Originally Posted by Doc
An impressive club to belong in, no question. For this particular car though, it's more than horsepower, torque and vehicle weight. Enough can't be said for what a suspension is able to do with regards to tracking road changes and keeping the tires solidly planted. All the power in the world won't help you if the suspension can't control the wheels. The ZL1 proved how important suspension really is by allowing that car even with its excessive weight, to turn in an amazingly quick time around the Ring.
The Z/28 is at least 300 lbs lighter than the ZL1, it has a new type of shock absorber technology compared to any previous Camaro or Corvette, and it has 11" wide wheels on all corners with a 60 treadwear tire straight from the Pirelli Formula 1 labs. There's custom technology debuting here that hasn't been done on any GM production car yet. Mark Stielow is the kind of guy who can jump into a production car and set a new track record. He's developing this car. All of that is a pretty potent combination.
Even if the power, torque and vehicle weight is comparable to other cars in the category, he's tuning up a superb suspension setup customizing it for these 11" wide sticky tires. This isn't the same as you buying an SS and slapping wide tires on it. This is a GM engineer with the full weight of GM's resources behind him who can get approval for things like thinner custom rear windows, lighter rear seats made out of different material than normal, etc. There's no telling what he's doing with the suspension besides the shocks and tires.
My faith is in Stielow and a killer suspension that can keep wide sticky tires planted even over rough road changes. This is exactly the right combination for popping off a surprise time at the Ring. I have no doubt they'll be in the 7:20's...it's my hope they'll manage a 7:19 but even if they can't, to have a Camaro that can run in the 7:20's on the Ring that you can buy at a Chevy dealer is astounding.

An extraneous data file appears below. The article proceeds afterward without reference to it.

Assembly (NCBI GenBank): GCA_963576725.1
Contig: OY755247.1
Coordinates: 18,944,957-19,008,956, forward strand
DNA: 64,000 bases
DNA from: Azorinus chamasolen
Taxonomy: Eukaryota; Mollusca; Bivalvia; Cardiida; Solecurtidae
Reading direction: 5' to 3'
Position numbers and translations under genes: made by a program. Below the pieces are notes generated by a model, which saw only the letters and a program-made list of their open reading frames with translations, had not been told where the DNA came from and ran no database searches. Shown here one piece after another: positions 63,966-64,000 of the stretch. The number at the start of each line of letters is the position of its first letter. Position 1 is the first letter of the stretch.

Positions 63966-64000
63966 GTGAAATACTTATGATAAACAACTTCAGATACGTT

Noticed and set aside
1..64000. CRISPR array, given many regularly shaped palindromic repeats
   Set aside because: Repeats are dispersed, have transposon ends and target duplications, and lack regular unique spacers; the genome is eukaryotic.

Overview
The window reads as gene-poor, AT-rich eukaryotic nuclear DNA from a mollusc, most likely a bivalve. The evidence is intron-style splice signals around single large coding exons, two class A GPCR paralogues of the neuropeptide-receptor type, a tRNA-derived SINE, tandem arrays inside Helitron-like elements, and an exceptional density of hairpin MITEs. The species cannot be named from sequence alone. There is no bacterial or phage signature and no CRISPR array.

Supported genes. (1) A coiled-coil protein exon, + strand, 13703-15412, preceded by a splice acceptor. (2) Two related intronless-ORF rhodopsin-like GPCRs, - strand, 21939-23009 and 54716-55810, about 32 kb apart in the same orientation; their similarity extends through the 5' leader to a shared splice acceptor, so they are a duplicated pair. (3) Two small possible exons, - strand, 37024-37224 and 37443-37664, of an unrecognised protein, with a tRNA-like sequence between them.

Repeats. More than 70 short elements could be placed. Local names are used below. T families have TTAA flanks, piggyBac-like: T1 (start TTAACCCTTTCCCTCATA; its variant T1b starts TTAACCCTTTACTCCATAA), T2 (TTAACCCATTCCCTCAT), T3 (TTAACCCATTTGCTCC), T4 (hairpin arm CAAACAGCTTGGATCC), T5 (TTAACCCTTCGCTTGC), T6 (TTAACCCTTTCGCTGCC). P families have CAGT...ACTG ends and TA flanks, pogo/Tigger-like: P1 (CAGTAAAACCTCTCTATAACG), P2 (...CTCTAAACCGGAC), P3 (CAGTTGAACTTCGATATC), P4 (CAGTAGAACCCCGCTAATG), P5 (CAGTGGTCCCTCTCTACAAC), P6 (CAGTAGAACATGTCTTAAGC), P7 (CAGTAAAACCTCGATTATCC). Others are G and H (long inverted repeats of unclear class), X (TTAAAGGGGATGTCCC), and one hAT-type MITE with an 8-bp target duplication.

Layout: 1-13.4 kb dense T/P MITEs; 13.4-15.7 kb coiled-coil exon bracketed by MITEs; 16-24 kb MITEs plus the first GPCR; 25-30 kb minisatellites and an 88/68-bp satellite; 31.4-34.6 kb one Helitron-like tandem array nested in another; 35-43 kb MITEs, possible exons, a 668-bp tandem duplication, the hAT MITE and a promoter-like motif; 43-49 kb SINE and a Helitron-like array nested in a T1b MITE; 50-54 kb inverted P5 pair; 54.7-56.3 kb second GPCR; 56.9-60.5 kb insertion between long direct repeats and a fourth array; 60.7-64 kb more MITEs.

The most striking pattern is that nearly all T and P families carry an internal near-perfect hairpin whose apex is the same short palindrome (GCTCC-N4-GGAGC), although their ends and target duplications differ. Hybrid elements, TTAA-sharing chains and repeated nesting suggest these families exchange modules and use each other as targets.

I think we'll both be thrilled if you're right on this one. For now, we're just rearranging deck chairs on the Titanic, in the sense that we really won't have a better idea until more specs are released.
I agree that the tires, Multimatic shocks, and Carbon Fiber brakes will make the car a Ring-meister -- and that's before we figure the engine into the mix. I've spent roughly 900 miles lapping the Nordschleife, after visiting the track for two summer pilgrimages in a row. I can't pretend to be an expert, as the track is one incredibly difficult mofo to learn. However, the cars I drove there were similar enough to the Z/28 to offer an insight into what works there. Not particularly light cars, in the 3,600 to 4,000 pound range, with big V8 engines, fairly sophisticated suspensions, killer brakes, and excellent tires.
IMHO the tires are critical -- I wore out a set of Dunlop DOT competition tires (60 wear-rating) on my first trip to the Nordschleife, last summer. The custom shocks on that track will be very important to the car's performance -- I can't overstate just how rough the track is, and how brutal some of the transitions can be. If they nail the tuning on the Multimatic shocks, that will give the car a big advantage. However, I actually think the brakes may be the final piece of the puzzle, and may be what pushes this car over the threshold. Not just the stopping power -- though I agree that being able to go lap after lap without brake fade is important. The unsprung weight reduction -- combined with the smaller and lighter wheel/tire package AND the superb control of unsprung mass offered by the Z/28 suspension -- will make the Z/28 lap the Ring as though it's glued to the road.
The Z/28 is exactly what I was looking for. Something you can lap all day, without having to worry about a spike in temperatures or running out of brakes. Other than the fact that I'm guessing you may only get 4-5 track days -- at a track like Laguna Seca -- before the shine goes off the tires, I think this car is going to be a track-day monster. I can't wait -- though I'm anxious about pricing.
Originally I thought I might have Pfadt take a look at the suspension, and get the car to Katech for a little more kick. After reading more details on the car, I think all Pfadt could do would be around anti-roll bars, bushings, etc. -- and though a little more power might be fun, I am waiting to hear where the final specs end up.
Cars like this and the C7 have restored my faith in GM's ability to conceptualize, engineer, and build a product that dyed-in-the-wool car guys would kill for. If you'd told me, five years back, that GM would be building this car in 2014, I would have laughed my ass off. And now it's close enough to reality that I can almost taste it.
Worse than crack, this hobby...